characters are supposed to look cute?   Featuring the ugliest dinosaur-esque creatures, rendered in "videogame-quality CGI," according to Frank Lovece, the film seems terribly wishy-washy, ending with a climax that "flogs the verity of compassion, touting it as a good and important thing...and then shows how you're an idiot for being compassionate."  The film's ten-year gestation film is also apparent through its casting choices.  Erstwhile teen stars Freddie Prinze, Jr. and Jennifer Love Hewitt no longer have the same draw they did back in 1997's I Know What You Did Last Summer, and the memorable actress Anne Bancroft passed away before the film's completion.  I wouldn't even pick up the film in a $4.99 DVD bargain bin, because then I would have to look at those awful dinosaur things.

Tuesday, December 9, 2008

Jennifer Aniston and Gerard Butler to star in bounty hunting rom-com

By Sarah Sluis

Writer Sarah Thorp must have really got into watching Dog: The Bounty Hunter during the writers' strike, Jennifer_aniston
because her recently greenlit script mines the subject for its meet-cute.  Gerard Butler (P.S. I Love You) will play a bounty hunter hired to track down his ex-wife (Jennifer Aniston), who has skipped bail.  If the movie dispenses with the ridiculousness right off the bat, I see a lot of potential: Romantic comedies often use unbelievable contrivances to get couples to hate each other (the sloppily executed misunderstanding is my pet peeve), but the premise itself makes the inevitable verbal sparring believable by default.

The project will be directed by Andy Tennant, who has made a career out of mediocre romantic comedies (although I really liked Ever After).  He most recently directed Fool's Gold, which, like this bounty-hunting film, placed its unhappy couple in the midst of a money-grubbing plot.  In Sweet Home Alabama, he directed Josh Lucas in a vulgar-but-redeeming hick role, which he could have a chance to reprise here, either with Butler, Aniston, or both. Given that the most prominent cultural
image of a bounty hunter is the blond, mulletted Dog: The Bounty Hunter I mentioned earlier, and hisBounty_hunter_3

similarly bleached blonde wife/assistant, I believe I'm making a safe assumption about their characterization.  Although romantic comedies are a pet genre for me, I'm constantly getting my hopes dashed.  This year's 27 Dresses was the most palatable of the bunch, but inspired this observation from our critic Daniel Eagan's review: "Romantic comedies are becoming an endangered species in part because they are so predictable."

There's hope: Most of my favorite romantic comedies over the past few years have deviated from the genre in a most important way: plot.  Legally Blonde and The Devil Wears Prada, for example, were female-oriented career comedies with a romance thrown in.  Judd Apatow-brand comedies (4The 40-Year-Old Virgin, Knocked Up, Superbad) place males at the center of the romance, Miss Pettigrew Lives for a Day was a throwback to vintage screwball and Mean Girls (like Superbad) was a teen comedy with a side romance.  Do these films signal a new age of romantic comedy?  With the social conventions that blocked the love in most romantic comedies dead and gone, it appears career-romance or buddy comedy plus romance might be taking over.

Monday, December 8, 2008

'Four Christmases' spends second week at the top

By Sarah Sluis

With the weekend's two new releases, Cadillac Records and Punisher: War Zone, failing to make an impact with their $3.5 and $4 million grosses, the post-Thanksgiving weekend saw a 50% drop in the box Frostnixon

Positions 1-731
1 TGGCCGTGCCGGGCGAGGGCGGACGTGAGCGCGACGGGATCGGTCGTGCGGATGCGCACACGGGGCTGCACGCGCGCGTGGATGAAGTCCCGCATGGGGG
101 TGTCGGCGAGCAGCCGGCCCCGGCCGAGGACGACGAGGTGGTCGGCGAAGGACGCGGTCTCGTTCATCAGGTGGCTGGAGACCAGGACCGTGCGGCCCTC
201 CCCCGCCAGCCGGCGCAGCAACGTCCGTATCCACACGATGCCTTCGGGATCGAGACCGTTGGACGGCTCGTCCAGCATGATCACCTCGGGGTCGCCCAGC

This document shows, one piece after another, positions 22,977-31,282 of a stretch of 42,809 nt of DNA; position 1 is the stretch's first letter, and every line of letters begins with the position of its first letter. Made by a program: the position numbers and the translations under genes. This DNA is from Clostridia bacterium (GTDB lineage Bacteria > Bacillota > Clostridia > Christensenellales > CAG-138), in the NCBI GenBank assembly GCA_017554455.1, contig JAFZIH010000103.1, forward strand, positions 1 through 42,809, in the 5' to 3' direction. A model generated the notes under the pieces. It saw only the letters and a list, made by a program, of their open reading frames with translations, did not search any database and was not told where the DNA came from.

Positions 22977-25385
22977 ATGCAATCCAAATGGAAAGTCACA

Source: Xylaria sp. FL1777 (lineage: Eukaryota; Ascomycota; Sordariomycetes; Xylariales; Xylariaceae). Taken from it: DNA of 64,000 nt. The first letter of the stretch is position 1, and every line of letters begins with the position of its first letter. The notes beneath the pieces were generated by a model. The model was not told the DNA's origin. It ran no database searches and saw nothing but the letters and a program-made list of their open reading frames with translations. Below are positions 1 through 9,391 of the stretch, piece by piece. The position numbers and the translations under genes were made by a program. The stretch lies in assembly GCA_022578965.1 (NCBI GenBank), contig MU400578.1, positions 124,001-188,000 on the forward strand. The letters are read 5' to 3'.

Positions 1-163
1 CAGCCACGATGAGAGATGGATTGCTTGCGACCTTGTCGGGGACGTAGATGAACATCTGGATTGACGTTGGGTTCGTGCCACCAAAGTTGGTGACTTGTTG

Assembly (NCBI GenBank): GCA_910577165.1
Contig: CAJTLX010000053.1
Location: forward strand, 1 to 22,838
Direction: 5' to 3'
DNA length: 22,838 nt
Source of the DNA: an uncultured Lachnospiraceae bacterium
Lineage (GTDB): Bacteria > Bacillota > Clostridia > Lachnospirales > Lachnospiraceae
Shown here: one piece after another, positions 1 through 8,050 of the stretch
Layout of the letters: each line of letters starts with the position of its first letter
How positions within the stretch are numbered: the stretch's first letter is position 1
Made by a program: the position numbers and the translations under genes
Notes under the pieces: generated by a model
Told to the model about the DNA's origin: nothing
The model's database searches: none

office as a whole. 

Four Christmases remained at number one, earning $18.1 million and dropping a below-average 41%.  Twilight gave me a pleasant surprise by rising to number two, leveling out after last week's heavy drop and earning $13.1 million.  Director Catherine Hardwicke, who now holds the title of "highest opening weekend ever for a female director," will not return to direct the second project due to "timing" issues.  Unfortunate, given that this opening offers a woman a foothold into the male-dominated profession of film director, but, gender issues aside, the quality of the franchise could definitely be improved, and a change in leadership will be the most effective way to bolster the feeling and execution of the vampire romance.

Frost/Nixon opened on three screens, earning $60,000 per-screen.  The astounding number puts Milk's $50k and Slumdog's $30k per-screen to shame.  The excellent per-screen performance of the movie begs the question--why release on only three screens to begin with?  Given the volume of media and press for Frost/Nixon, the fact-based drama certainly could have opened on more screens while still selling out theatres.  Impressive openings help a film once it gets to the DVD market, but I wonder if Frost/Nixon might have rolled out the bulk of its "buzz" too soon.  Perhaps alluding to the $60k per-screen of Frost/Nixon, THR's Risky Business blog weighed in on the per-screen average metric, a "key indicator of a film's reception among early adopters [and] core audiences."  According to the theory they're using, specialty releases that roll out and expand while dropping less than 50% from a per-screen perspective can safely be called successes.  Slumdog Millionaire and Milk fall into that category (so far), will they be joined by Frost/Nixon?

Complete studio estimates available here.

Friday, December 5, 2008

A Weekend of Leftovers...and 'Punisher: War Zone'

By Sarah Sluis

Deferring to the blitz of movies released over Thanksgiving weekend, only one film opens to wide releaseW_caddillacbeyonce_pk02
this week, Punisher: War Zone (2,508 screens).  The comic book sequel should break the top five, better than last week's action sequel Transporter 3, but the movie's lackluster reviews certainly won't electrify audiences or even fanboys.